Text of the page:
Corporate tax rates need to be brought back to historical levels before the massive cuts began.

What Type of Economy Do We Need

As we respond to the climate change crisis we must realize that the answer is not simply avoiding a catastrophe at this time by reducing our fossil fuel use and carbon footprint but avoiding future environmental disasters with an economy based, not on consumerism with it's inherent excessive consumption and waste, but on sustainability.

The 4 R's:

One guideline to this is the traditional 4 Rs .

1. Refuse: To refuse waste is often seen as a "radical" choice. As a consumer, the impact of refusing waste is a clear statement to the producer. This choice is a powerful one in that you refuse to take on the responsibility of waste and only wish to receive the wanted or needed product.2. Reduce: As you gain a better understanding of what waste is and the impacts it has on our natural, economic and social environments, reducing becomes a choice of consciousness. Reducing waste allows you to participate at any level.3. Reuse: Using conventional waste to divert it from the waste stream offers a broad spectrum of savings. From plastic containers to shipping containers, the reuse of a product introduces a second life cycle.4. Recycle: Though recycling is the last "R" in this though process, it has become the most commonly used element. Recycling is absolutely important in eliminating waste and will always be part of the ongoing process. Separating out recyclables from other waste is a responsibility that often lies with the end consumer. The problems that arise with recycling are usually the lack of knowledge and accessibility.

I would like to emphasize here that these are listed in priority order with the most important principle being saying no to environmentally unsustainable products and practices.

And “Reduce” has to be meaningful as we move from an economy based on consuming to one based on living.

For example, at a time when families are smaller why are houses bigger. A family of two adults and two children does not need a three or four thousand square foot house. A family with two parents and two teenagers does not need four automobiles. What happened to the family car. Appliances should be built to last twenty or more years. Even computers, tablets, smartphones, etc,. are at a state of maturity now that they do not need to be replaced every two years. When it comes to smaller items it is often the excessive packaging that is the biggest environmental problem. Why do we allow that when it harms the planet and adds unnecessary costs to both the producer and consumer. We simply cannot continue such a wasteful and unsustainable lifestyle. Clothing can be worn until it is actually worn out. These are just simple examples of how we can change our habits with little real impact on our quality of life.


I would add an additional, and perhaps most important, principle here – localism. A search of the Internet will find many different definitions of localism and environmental localism and political localism. Most of them relate to a certain degree to what I see as localism in this context.

One of the biggest users of energy and resources and contributors to climate change is transportation, and in particular the transportation of goods over long distances.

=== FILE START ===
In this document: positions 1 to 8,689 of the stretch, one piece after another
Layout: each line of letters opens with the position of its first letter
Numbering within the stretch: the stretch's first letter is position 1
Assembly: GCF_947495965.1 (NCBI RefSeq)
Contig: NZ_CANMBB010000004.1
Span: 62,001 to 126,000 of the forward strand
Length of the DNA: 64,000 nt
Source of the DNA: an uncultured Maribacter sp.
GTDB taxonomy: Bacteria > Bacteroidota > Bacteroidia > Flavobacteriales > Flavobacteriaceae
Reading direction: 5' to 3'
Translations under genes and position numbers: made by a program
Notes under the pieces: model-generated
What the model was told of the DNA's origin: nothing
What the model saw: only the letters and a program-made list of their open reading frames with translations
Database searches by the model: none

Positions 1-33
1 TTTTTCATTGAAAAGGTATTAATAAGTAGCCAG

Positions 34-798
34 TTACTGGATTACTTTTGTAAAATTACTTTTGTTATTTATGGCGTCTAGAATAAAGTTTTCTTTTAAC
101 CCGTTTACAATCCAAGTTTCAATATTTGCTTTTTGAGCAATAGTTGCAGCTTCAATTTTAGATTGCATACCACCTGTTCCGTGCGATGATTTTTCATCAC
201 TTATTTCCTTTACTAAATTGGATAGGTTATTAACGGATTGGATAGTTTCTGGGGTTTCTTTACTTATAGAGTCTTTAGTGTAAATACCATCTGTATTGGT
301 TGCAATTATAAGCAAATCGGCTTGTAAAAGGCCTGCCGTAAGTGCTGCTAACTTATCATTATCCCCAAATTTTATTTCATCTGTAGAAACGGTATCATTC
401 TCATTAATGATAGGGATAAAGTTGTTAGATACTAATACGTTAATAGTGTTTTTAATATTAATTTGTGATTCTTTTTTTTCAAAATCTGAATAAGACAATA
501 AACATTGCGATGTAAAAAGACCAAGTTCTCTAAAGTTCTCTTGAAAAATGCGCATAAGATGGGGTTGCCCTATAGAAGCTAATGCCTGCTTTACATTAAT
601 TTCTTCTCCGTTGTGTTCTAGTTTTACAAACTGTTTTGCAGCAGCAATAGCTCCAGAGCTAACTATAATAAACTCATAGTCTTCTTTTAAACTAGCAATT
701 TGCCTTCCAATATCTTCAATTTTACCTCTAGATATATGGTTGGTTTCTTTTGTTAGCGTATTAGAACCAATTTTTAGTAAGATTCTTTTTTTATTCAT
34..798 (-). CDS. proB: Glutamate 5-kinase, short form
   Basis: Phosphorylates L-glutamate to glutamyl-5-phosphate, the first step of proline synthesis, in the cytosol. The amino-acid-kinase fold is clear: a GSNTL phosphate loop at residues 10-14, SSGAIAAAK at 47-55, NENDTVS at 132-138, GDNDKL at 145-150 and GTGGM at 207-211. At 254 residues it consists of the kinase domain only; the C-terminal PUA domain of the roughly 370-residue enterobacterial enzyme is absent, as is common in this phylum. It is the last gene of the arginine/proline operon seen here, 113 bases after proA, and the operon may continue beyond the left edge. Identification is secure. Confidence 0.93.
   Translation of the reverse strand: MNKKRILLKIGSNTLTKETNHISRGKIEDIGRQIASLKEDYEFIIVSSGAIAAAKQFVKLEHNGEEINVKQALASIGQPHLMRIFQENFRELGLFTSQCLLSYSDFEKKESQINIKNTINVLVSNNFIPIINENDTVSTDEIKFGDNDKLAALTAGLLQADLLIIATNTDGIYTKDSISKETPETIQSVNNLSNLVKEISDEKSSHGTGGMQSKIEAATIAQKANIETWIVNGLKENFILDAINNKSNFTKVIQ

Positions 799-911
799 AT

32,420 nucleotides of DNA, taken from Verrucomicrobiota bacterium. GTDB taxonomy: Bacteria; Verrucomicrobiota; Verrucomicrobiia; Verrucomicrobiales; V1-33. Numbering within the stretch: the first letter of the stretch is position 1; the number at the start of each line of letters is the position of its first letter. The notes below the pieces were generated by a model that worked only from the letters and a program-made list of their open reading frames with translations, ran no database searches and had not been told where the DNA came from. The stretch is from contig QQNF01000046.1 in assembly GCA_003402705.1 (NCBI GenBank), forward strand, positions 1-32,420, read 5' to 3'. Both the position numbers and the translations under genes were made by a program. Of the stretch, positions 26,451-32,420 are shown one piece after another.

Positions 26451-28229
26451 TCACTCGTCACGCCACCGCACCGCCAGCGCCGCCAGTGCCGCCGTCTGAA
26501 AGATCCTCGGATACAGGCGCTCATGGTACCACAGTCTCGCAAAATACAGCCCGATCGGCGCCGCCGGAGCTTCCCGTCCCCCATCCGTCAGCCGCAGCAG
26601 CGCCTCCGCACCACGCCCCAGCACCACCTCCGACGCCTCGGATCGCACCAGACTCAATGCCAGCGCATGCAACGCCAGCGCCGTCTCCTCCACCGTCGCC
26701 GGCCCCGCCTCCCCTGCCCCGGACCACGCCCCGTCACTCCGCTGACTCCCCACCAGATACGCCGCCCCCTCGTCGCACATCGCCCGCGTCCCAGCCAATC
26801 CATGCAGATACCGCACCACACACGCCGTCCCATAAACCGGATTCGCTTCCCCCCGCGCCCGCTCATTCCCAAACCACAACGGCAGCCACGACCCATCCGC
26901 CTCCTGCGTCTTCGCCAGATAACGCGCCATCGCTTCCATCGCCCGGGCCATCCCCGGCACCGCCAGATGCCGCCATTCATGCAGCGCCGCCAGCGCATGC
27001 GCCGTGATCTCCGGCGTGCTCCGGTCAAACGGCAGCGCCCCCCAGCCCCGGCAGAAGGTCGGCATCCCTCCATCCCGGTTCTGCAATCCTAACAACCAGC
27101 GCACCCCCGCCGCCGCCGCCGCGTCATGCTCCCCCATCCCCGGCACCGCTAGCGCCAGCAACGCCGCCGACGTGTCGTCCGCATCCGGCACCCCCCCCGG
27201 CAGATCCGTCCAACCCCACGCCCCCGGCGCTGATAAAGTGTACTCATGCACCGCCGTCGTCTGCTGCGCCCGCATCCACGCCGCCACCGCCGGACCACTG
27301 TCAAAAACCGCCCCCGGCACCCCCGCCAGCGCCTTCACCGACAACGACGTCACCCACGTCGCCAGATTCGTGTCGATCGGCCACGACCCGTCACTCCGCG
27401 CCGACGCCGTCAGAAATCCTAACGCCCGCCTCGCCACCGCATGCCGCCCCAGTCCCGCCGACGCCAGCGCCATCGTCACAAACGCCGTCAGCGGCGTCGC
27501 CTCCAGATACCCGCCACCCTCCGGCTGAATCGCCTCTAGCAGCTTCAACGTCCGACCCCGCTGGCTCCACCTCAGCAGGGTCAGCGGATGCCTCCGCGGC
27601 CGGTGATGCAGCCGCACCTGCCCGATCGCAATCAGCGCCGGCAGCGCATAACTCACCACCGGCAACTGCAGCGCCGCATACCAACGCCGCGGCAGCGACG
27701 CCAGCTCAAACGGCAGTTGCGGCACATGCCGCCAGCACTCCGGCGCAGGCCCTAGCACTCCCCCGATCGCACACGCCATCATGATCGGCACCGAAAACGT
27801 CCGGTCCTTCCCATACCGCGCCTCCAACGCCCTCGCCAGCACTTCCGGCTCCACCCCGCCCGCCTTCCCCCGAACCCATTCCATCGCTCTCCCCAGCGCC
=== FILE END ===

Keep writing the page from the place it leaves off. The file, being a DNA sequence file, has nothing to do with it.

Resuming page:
People make a great deal of noise over personal air travel. However there is a lot of good that comes with people visiting other countries, experiencing other cultures and getting to know other people. There is a also a lot of good to come from international conferences where people get together to try to solve the world's problems that can only be done face to face.

Certainly a lot of business travel, where people are simply travelling to airports and then to meeting rooms and only meeting like-minded people and only discussing internal corporate matters could probably be replaced with electronic communications.

But the big transportation waste of energy and resources (and carbon footprint) has to be the needless global transportation of goods that could easily be produced locally by local workers. There was a time when every town had a sawmill, a textile mill and a factory or two producing consumer goods and providing good paying union jobs.

Now most of our consumer goods are made in the same massive factories in China and most of our clothing comes from the third world. Capitalism is supposed to promote efficiency but when you add the amount of resources and labour to the cost of transportation to market, importing most of our goods from offshore is not efficient. The only measure by which this is profitable is the extremely low value we attach to workers in developing countries and on flags of convenience shipping lines. When you look at what wages used to paid for goods consumed in North America compared to wages are now paid for most goods consumed in North America it is pennies, or less, on the dollar.

But the environmental costs, particularly in terms of carbon footprint, are excessively greater than producing goods close to where they will be used.

Much the same can be said about food. There is a lot of energy and resources expended because we think we should be able to get anything we want from anywhere anytime. That was not even the case 50 years ago when many products were just considered seasonal. We don't need to just eat what we grow in our own backyards but we can adopt a more balanced approach to importing food. And we can certainly encourage more local growing of Canadian produced foods to reduce transportation costs and the related environmental impacts.

We need more than individual tokenism here but an economy built on these principles.

Community Infrastructure Building and A Green New Deal

Capitalism and the so-called free market may do a good job of maximizing short term profits but it needs tempering to serve longer term corporate needs and is a complete failure at serving social needs, often diverting funds to frivolous but profitable expenditures.